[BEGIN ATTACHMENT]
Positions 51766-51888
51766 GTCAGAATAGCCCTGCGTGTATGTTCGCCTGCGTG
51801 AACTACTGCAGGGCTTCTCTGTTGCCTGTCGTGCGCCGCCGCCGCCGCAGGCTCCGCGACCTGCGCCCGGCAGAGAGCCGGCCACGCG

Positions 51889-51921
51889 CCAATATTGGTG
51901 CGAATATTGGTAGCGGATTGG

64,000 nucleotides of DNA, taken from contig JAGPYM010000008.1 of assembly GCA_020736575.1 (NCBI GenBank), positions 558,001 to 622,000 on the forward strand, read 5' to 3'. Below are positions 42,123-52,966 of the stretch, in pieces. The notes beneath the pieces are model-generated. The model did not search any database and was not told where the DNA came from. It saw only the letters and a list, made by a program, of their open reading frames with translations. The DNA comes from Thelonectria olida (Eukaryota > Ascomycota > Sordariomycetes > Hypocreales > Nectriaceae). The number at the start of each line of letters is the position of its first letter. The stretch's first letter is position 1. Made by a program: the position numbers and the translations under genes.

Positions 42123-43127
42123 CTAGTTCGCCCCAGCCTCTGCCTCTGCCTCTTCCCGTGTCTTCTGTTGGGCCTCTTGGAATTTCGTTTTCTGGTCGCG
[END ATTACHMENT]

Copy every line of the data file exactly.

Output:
Positions 51766-51888
51766 GTCAGAATAGCCCTGCGTGTATGTTCGCCTGCGTG
51801 AACTACTGCAGGGCTTCTCTGTTGCCTGTCGTGCGCCGCCGCCGCCGCAGGCTCCGCGACCTGCGCCCGGCAGAGAGCCGGCCACGCG

Positions 51889-51921
51889 CCAATATTGGTG
51901 CGAATATTGGTAGCGGATTGG

64,000 nucleotides of DNA, taken from contig JAGPYM010000008.1 of assembly GCA_020736575.1 (NCBI GenBank), positions 558,001 to 622,000 on the forward strand, read 5' to 3'. Below are positions 42,123-52,966 of the stretch, in pieces. The notes beneath the pieces are model-generated. The model did not search any database and was not told where the DNA came from. It saw only the letters and a list, made by a program, of their open reading frames with translations. The DNA comes from Thelonectria olida (Eukaryota > Ascomycota > Sordariomycetes > Hypocreales > Nectriaceae). The number at the start of each line of letters is the position of its first letter. The stretch's first letter is position 1. Made by a program: the position numbers and the translations under genes.

Positions 42123-43127
42123 CTAGTTCGCCCCAGCCTCTGCCTCTGCCTCTTCCCGTGTCTTCTGTTGGGCCTCTTGGAATTTCGTTTTCTGGTCGCG